Severe acute malnutrition is a major public health problem affecting nearly 20 million children under five and causing up to 1 million deaths annually in low- or middle-income countries in Africa and South Asia22. It is a severe disease primarily related to inadequate diet. Micronutrients as well as protein-energy deficiencies have been linked to severe acute malnutrition23,24,25. However, cases refractory to a therapeutic diet26 and the fact that antibiotics improve mortality rates26,27 suggest other instrumental factors, such as gut microbiota dysbiosis. A delay in maturation of the digestive microbiota has been reported11,13, suggesting a quantitative developmental abnormality or immaturity. However, this immaturity could be a consequence and not the main feature of gut dysbiosis. A preliminary study conducted using specific quantitative PCR has shown that no malnourished children were positive for M. smithii compared to 75% of healthy children28. This observation suggests an absence or a loss of M. smithii which could contradict the “immaturity hypothesis”. This prompted us to launch a clinical investigation of the key role of M. smithii in severe acute malnutrition.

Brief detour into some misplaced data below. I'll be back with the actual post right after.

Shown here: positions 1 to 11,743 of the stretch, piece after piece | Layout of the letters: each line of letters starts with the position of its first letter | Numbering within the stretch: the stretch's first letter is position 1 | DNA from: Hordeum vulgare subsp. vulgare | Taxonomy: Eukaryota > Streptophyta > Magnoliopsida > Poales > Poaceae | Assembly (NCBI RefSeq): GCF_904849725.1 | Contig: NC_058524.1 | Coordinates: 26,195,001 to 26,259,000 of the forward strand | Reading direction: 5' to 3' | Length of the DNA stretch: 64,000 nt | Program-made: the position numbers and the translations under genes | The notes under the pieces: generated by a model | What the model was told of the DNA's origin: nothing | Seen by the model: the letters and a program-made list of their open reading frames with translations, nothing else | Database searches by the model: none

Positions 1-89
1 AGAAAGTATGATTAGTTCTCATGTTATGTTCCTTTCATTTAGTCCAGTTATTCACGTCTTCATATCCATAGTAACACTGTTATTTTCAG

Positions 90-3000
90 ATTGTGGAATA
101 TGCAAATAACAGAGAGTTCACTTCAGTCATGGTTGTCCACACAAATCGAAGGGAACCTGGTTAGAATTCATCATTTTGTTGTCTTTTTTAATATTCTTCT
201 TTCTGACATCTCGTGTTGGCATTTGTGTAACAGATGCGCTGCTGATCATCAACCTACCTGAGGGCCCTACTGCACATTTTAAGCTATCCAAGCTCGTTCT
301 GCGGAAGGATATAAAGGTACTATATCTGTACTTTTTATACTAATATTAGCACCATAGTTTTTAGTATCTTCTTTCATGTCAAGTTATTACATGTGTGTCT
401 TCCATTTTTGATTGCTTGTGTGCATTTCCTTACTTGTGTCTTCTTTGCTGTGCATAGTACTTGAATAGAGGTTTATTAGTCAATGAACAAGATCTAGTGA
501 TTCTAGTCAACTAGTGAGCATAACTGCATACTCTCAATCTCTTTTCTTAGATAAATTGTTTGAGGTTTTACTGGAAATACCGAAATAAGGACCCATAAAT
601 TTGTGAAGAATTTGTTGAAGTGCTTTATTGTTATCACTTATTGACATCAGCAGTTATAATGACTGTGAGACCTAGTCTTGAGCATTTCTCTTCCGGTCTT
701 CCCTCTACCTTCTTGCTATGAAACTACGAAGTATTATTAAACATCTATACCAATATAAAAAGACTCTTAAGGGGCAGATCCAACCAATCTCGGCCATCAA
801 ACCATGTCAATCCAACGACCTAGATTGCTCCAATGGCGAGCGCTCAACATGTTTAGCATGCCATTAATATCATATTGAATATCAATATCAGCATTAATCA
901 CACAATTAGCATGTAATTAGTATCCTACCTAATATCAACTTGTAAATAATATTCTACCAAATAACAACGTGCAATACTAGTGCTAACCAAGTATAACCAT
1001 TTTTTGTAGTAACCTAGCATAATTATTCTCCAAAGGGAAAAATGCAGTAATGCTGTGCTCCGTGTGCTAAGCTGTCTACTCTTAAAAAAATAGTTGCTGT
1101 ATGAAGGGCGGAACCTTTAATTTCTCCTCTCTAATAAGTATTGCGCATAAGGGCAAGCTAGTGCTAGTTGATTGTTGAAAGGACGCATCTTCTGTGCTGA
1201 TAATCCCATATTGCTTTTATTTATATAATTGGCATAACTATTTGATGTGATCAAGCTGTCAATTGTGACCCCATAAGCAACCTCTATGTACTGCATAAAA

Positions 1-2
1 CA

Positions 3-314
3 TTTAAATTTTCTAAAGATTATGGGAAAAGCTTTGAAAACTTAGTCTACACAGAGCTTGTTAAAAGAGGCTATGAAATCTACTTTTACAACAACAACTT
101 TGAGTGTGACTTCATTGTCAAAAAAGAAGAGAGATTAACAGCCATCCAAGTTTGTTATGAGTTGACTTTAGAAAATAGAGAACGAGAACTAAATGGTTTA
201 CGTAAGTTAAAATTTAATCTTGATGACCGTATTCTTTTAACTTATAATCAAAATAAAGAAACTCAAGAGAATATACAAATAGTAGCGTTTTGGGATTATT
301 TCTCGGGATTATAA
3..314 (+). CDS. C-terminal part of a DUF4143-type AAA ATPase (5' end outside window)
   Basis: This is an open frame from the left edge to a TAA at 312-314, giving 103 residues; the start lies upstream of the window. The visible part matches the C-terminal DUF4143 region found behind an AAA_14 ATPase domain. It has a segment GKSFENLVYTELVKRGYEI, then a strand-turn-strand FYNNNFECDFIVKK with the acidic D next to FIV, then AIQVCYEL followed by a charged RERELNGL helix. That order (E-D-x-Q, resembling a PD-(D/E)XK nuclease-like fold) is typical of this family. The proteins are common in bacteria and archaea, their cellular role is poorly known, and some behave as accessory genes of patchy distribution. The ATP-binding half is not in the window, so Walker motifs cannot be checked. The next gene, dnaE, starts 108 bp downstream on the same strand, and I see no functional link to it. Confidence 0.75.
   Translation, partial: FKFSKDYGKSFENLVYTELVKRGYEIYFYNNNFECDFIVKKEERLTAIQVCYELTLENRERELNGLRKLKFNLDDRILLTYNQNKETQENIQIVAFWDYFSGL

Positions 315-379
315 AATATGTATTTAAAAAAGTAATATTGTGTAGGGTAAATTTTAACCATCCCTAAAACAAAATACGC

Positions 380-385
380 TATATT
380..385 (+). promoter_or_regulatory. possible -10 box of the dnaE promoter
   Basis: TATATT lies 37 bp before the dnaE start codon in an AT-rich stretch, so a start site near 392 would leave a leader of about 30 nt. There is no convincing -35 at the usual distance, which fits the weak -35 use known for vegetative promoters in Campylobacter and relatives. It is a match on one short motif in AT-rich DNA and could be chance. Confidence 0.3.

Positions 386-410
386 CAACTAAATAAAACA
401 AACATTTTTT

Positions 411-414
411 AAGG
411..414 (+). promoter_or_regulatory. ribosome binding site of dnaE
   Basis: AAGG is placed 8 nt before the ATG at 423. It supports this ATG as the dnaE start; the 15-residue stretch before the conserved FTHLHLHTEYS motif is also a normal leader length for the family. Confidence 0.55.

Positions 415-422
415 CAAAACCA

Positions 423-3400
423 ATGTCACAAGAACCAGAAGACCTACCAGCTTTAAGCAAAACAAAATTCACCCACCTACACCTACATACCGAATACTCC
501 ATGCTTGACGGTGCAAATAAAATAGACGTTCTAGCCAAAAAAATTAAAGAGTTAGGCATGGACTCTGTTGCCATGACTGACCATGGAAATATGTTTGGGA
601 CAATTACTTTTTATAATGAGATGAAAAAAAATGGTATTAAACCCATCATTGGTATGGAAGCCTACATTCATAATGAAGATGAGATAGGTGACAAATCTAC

Accordingly, we performed a large case–control study to clarify the association between M. smithii and severe acute malnutrition. We particularly investigated whether the findings were consistent with immaturity and whether M. smithii remains undetectable after therapeutic renutrition. This hypothesis would suggest that oral intake as a probiotic and/or in organic dairy29 of this cultivable archaeon, previously isolated from human milk and colostrum21, may be a useful addition in the treatment of severe acute malnutrition.